Different chords and how to make music with them


This article is a lesson on using different chords and creating music with them. Chords are a fundamental part of music theory. Perfecting the chord theory down will make the voyage into music theory a smooth one.

Chords are the building blocks of music. You cannot add colors to a song with a single note. A decent chord progression is required to build and improvise. Chords are hence the first thing that music schools and coaching classes teach.

Chords and classifications

Chords are a group of notes played at a time or one after another. When played at a time, it is called "strumming" on a guitar and when you play notes of a chord one after another, it is called an arpeggio. In general terms, strumming is called playing a chord. There are two ways you can play pitches. You can either play chords or arpeggios. Wind instruments lack the advantage of playing a group of notes at once. String instruments do them the best.

Classification of chords

Before we move further, follow this lesson if you don't know what intervals are. From that last lesson, we came to know how to create a major scale with intervals.
Root, Major second, Major third, Perfect fourth, Perfect fifth, Major sixth and Major Seventh, all together make the major scale. For our purposes let us consider the terms scale and key as synonymous. If a chord only uses the notes of the key/scale, it is called a "Diatonic chord". Otherwise, it can be called a "borrowed" or a "substituted chord".

Following are the types of Diatonic chords:
  • Triads: These are chords with only three notes in them. They can be a major triad, Root, Major third and Perfect fifth. Or minor triad, Root, Minor third and Perfect fifth. They can be Suspended chords. Sus2 chords have Root, Major Second and Perfect fifth. Sus4 chords have Root, Perfect fourth and Perfect fifth. Though these are general trials used, you can use any combination you prefer. Music never decrees a rule. It just says what sounds generally musical. While Major and Minor triads evoke happy and sad emotions respectively, suspended chords evoke tension or sound directionless, as they lack a third interval to tell you what to feel.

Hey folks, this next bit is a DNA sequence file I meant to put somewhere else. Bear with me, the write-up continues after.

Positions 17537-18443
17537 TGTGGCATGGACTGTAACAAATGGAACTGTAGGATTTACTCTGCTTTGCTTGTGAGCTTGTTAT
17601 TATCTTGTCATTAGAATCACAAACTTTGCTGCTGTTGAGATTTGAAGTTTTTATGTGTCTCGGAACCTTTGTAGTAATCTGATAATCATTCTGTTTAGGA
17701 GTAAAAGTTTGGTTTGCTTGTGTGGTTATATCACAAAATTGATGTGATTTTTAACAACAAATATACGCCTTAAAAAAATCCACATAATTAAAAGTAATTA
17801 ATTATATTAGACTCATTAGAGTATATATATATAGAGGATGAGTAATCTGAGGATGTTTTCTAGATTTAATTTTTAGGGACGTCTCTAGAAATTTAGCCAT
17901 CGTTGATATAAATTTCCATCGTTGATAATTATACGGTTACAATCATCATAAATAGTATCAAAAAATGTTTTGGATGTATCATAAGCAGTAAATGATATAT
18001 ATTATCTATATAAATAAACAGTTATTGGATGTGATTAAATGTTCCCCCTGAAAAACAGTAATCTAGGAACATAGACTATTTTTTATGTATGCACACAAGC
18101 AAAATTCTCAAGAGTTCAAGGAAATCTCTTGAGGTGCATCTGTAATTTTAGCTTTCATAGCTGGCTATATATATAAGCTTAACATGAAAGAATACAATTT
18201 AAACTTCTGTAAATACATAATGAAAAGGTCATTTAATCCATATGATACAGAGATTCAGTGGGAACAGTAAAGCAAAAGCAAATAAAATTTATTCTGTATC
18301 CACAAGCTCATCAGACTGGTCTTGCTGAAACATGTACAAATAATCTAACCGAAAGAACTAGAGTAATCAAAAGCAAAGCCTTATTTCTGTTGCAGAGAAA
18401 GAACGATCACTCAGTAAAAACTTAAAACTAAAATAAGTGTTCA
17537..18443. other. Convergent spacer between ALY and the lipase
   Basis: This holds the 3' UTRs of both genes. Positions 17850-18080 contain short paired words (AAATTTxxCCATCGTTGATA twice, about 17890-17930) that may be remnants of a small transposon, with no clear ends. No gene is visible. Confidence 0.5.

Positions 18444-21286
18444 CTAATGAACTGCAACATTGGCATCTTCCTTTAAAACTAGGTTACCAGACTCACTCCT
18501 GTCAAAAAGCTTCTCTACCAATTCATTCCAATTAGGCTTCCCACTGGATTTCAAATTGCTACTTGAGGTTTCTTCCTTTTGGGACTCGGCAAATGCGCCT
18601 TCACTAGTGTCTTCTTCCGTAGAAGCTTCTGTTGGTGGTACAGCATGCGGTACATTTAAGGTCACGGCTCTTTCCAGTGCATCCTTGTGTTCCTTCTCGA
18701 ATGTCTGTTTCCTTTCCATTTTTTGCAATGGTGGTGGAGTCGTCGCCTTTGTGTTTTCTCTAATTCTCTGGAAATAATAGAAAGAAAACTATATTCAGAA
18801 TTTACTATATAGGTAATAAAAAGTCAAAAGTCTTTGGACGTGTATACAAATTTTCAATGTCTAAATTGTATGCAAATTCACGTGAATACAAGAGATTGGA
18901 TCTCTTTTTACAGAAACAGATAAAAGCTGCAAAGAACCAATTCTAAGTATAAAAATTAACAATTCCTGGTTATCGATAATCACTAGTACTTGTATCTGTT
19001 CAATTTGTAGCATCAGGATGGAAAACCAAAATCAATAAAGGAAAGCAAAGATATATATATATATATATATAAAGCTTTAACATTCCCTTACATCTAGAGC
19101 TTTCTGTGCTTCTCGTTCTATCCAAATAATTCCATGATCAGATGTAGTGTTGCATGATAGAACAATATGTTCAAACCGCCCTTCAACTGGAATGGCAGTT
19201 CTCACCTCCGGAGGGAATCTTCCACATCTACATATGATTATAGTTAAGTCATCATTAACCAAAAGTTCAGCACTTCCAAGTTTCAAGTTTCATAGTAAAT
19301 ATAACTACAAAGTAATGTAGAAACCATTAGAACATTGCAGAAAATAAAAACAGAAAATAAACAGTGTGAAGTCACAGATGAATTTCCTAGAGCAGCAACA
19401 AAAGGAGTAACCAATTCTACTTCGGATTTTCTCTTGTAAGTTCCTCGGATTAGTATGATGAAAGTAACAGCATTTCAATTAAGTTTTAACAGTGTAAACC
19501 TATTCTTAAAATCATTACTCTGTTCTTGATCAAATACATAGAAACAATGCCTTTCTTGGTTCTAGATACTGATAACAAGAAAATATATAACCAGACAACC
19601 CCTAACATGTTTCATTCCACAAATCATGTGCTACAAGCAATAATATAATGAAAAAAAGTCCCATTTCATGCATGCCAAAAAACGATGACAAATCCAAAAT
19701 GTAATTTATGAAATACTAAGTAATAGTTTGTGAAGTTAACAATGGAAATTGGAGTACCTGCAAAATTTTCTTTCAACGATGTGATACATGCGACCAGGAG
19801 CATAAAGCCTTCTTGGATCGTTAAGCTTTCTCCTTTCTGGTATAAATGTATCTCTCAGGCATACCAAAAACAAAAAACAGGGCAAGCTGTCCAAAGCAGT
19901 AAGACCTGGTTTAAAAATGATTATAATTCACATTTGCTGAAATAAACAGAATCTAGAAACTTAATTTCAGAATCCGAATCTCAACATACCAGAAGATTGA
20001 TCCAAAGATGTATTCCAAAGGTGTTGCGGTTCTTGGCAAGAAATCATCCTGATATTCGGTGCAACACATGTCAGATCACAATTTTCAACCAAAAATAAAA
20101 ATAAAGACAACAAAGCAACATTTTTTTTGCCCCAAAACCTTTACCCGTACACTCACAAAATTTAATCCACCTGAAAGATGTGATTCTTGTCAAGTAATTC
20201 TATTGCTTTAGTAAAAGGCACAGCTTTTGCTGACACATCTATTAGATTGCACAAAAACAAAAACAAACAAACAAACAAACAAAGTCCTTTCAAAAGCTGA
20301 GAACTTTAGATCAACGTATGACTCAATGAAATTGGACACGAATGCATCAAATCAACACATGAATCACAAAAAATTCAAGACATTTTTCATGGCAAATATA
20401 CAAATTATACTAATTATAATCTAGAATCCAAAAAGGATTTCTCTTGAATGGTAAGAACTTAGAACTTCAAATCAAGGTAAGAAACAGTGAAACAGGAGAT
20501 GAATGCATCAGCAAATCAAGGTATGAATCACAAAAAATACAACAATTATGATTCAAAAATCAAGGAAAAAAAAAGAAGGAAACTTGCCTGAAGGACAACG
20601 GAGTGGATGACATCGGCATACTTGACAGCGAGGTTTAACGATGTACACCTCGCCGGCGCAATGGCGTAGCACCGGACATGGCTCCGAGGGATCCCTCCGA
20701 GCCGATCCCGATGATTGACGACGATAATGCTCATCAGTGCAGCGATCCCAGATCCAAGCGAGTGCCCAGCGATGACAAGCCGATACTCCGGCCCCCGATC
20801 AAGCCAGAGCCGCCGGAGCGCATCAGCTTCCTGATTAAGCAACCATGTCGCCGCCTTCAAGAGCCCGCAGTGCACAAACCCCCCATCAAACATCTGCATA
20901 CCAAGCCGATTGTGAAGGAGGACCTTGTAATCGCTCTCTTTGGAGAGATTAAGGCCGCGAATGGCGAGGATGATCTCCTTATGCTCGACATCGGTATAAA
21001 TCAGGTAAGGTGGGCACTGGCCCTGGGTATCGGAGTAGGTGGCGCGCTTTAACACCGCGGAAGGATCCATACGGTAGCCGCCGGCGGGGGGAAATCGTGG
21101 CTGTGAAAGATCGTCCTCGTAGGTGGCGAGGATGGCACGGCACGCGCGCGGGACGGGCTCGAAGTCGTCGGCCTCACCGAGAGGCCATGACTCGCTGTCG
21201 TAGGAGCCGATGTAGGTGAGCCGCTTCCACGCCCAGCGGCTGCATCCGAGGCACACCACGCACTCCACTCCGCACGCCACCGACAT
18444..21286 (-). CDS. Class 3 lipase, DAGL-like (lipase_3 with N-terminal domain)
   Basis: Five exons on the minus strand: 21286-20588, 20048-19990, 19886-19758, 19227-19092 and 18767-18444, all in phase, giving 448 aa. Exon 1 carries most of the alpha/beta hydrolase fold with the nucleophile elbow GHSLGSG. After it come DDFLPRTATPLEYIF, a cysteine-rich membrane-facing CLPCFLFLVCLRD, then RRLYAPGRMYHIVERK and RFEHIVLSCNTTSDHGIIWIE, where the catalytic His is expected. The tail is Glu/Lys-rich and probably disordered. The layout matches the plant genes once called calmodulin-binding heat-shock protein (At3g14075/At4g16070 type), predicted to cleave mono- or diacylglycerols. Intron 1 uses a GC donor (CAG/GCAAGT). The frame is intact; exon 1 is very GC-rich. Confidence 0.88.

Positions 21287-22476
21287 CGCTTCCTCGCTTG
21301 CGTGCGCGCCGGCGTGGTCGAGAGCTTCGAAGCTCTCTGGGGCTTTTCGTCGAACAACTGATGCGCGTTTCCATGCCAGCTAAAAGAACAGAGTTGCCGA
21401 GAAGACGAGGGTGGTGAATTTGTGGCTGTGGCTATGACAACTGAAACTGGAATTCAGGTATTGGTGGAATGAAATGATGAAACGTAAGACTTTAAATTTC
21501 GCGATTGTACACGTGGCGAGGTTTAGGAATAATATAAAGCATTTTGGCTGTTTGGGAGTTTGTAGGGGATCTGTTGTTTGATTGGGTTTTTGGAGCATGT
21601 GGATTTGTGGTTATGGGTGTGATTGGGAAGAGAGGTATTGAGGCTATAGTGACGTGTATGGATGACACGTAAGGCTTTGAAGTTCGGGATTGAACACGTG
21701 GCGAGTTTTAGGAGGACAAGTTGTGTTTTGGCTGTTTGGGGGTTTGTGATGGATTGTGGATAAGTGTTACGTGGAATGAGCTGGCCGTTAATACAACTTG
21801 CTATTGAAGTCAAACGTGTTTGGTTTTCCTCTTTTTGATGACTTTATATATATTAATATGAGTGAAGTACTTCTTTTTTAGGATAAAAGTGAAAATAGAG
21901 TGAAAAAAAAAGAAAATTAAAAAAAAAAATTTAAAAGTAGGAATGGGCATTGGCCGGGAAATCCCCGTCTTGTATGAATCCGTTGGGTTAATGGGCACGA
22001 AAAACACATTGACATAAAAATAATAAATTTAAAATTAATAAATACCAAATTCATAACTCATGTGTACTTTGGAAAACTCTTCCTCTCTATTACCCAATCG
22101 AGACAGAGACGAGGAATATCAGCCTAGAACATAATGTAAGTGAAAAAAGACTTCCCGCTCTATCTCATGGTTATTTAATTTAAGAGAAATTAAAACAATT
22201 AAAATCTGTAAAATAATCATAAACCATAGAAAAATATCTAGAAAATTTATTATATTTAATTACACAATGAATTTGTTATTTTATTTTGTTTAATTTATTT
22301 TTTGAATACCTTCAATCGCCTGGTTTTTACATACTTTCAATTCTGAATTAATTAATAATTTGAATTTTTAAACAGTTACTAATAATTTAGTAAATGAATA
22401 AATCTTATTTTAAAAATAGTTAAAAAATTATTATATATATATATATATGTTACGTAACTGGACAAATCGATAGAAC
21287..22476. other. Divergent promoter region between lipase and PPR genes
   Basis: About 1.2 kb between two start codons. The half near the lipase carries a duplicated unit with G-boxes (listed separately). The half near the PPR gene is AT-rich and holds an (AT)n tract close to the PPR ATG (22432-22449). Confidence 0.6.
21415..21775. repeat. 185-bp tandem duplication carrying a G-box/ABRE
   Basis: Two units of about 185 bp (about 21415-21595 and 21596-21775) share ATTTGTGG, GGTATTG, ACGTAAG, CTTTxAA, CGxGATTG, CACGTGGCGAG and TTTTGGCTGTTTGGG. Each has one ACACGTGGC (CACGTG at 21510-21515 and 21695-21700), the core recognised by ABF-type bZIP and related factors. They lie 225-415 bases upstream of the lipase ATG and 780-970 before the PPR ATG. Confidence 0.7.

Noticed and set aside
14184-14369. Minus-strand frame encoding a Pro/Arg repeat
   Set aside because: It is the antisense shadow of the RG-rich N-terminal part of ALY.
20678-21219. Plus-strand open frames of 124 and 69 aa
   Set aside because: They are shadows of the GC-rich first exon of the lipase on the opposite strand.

You notate major chords just with their name while you follow up a minor chord with m. Ex: A (A major chord). Am is the A minor chord. Asus2 and Asus4 are Suspended chords of A.
    Inversions of triads Triads are just three notes. But don't let that limit you. A chord usually has a bass note(the lowest note, usually the root) and a treble note( could be root, third or fifth). You can make the same chord sound different by swapping the positions they are played at.
    Example: A major is A, C# and E played together, with A as the bass note. A first inversion is where the third, C#, will become the bass note. A second inversion is where the fifth, E, is the bass note of the chord. There is a third inversion too, where you play the seventh of root, as a bass note. This way you can use a particular voicing of a chord and experiment with need.

  • Extended chords: Instead of sticking to just triads, you can add more notes to your basic triad. There are many types of extended chords.